The dividend has immense power long-term

One of the most popular questions we are asked is “if I have X amount of dollars where would you invest it long-term?” People are often surprised when the answer is T stock. But then we walk them through why. The problem is most people are impatient (we see it all the time in our trading service) and are quick to “try to get it back” or “try to recoup paper losses,” and if you are a seasoned daytrader, it is fine, our team works with them, but a lot of time we find people’s idea of “long-term” isn’t long at all. A year is not long-term, neither is two really, and frankly, although pushing it, five years isn’t long-term either, at least for T. With T, we think in decades.

Let us say someone buys the stock today. Right now, the current share price is $29 at the time of this writing. Let us assume this hypothetical buyer buys just once, and the dividend is raised every year by 4 cents (or one penny quarterly). Let us also assume the investor holds for 15 years. In in this case, the total annual dividends paid to this investor will be:

  1. 2020: $2.08
  2. 2021: $2.12
  3. 2022: $2.16
  4. 2023: $2.20
  5. 2024: $2.24
  6. 2025: $2.28
  7. 2026: $2.32
  8. 2027: $2.36
  9. 2028: $2.40
  10. 2029: $2.44
  11. 2030: $2.48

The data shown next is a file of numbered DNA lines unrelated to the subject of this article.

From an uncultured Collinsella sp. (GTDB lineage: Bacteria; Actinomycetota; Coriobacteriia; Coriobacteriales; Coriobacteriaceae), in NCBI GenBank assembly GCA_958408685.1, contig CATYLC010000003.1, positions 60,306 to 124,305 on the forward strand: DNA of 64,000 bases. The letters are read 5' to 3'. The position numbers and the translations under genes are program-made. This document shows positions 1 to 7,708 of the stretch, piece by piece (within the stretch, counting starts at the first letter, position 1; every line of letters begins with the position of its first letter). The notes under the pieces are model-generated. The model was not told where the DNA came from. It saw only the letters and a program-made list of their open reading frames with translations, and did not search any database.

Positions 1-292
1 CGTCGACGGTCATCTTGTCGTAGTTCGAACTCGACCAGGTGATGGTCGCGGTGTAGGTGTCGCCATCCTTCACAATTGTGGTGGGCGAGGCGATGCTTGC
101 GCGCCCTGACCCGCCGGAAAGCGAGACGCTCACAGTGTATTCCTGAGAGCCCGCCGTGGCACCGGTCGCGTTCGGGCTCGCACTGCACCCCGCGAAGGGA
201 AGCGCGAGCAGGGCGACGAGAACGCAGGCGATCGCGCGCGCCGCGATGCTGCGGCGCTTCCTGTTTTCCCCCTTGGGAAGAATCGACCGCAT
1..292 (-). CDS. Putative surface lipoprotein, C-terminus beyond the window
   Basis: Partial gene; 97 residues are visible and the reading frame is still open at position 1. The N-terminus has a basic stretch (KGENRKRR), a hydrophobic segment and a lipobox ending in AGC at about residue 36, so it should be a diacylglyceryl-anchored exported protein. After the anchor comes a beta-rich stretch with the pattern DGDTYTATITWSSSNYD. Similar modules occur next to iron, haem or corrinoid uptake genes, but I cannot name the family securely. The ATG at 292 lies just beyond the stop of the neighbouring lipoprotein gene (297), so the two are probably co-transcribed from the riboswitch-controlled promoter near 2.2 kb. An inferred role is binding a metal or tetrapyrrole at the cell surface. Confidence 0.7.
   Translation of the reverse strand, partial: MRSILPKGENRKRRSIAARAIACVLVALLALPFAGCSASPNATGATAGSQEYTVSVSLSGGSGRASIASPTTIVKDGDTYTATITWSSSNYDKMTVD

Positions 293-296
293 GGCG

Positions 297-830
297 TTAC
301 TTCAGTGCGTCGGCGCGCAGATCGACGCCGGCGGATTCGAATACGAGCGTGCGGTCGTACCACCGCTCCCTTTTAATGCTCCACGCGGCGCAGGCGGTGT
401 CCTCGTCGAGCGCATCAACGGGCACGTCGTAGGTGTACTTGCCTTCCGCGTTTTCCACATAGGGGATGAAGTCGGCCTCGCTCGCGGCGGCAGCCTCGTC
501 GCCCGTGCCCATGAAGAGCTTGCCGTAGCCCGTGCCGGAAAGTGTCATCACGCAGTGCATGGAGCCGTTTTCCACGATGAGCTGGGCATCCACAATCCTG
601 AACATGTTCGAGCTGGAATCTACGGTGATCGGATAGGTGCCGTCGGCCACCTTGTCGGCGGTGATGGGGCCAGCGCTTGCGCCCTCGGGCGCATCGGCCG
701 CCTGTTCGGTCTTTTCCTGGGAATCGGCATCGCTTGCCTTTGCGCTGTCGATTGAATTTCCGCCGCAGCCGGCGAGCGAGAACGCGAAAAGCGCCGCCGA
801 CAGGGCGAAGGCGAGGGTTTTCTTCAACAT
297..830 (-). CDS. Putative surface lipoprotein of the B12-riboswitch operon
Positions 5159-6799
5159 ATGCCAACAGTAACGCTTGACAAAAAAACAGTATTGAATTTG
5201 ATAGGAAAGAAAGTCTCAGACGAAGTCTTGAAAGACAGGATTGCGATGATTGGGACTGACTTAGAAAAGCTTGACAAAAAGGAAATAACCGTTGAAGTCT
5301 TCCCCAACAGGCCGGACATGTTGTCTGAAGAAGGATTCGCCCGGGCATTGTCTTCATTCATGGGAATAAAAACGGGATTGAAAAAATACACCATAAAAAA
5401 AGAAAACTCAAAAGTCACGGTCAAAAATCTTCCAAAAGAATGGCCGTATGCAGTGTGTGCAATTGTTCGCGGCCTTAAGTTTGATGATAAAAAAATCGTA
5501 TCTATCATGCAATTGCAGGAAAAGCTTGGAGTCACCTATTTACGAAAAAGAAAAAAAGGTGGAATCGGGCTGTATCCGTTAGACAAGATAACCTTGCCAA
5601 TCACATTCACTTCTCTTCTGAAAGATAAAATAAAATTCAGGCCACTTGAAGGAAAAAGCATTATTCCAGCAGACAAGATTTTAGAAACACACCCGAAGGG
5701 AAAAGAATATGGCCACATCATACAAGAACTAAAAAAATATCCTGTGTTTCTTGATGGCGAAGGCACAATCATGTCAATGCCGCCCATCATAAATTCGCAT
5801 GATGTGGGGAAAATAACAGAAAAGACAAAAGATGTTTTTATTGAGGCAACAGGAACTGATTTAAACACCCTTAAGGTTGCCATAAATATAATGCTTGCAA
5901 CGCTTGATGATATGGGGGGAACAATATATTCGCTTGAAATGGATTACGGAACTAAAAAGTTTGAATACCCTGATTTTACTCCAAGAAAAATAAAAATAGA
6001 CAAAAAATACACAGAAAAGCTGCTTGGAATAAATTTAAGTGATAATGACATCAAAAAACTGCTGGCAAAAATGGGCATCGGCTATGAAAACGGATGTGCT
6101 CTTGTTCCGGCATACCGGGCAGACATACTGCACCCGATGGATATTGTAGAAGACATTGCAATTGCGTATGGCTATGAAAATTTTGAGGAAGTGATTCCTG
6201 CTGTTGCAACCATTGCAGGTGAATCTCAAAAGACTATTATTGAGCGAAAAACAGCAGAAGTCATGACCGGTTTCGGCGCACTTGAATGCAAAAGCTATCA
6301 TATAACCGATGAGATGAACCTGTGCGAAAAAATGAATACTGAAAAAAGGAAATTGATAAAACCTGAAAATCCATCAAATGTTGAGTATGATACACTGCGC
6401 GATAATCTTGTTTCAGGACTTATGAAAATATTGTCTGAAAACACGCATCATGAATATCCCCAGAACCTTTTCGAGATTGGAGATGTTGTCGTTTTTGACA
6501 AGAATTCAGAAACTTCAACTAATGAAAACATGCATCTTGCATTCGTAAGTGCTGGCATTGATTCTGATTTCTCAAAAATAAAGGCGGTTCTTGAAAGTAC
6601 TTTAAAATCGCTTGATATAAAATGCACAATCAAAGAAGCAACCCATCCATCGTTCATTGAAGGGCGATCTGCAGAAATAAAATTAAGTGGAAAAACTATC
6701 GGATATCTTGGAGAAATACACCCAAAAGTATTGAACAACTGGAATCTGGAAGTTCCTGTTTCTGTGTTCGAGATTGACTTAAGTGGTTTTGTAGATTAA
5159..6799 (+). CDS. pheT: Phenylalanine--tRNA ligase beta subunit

12. 2031: $2.52
  13. 2032: $2.56
  14. 2033: $2.60

An investment at $29 that does not move in this time frame and instead relies on just the dividend would generate returns of $32.76. Thus, in a 15-year period, the investor has seen a return of 113%. That is a strong return, though compared to what the general markets would likely return in the same period, is maybe average, if not below average. But it is still quite positive.

A simple example, though unrealistic

Of course, this is a touch robotic, and frankly largely unrealistic. We assumed dividend growth will continue at four cents a year. That is possible, but we might get years where the hike is less, or possibly more. Second, we assumed that the share price did not appreciate at all, or decline, at any point in time allowing the investor to buy more on big declines. Further, the simple analysis also does not account for the likelihood that the share price would be higher in 15 years, allowing for capital gains, on top of the dividends. An older investor might opt to simply take the dividend payments and spend them. Collecting for income is a strong strategy but may be more appropriate for investors who need the income say during retirement. Younger investors need to recognize the power of compound interest.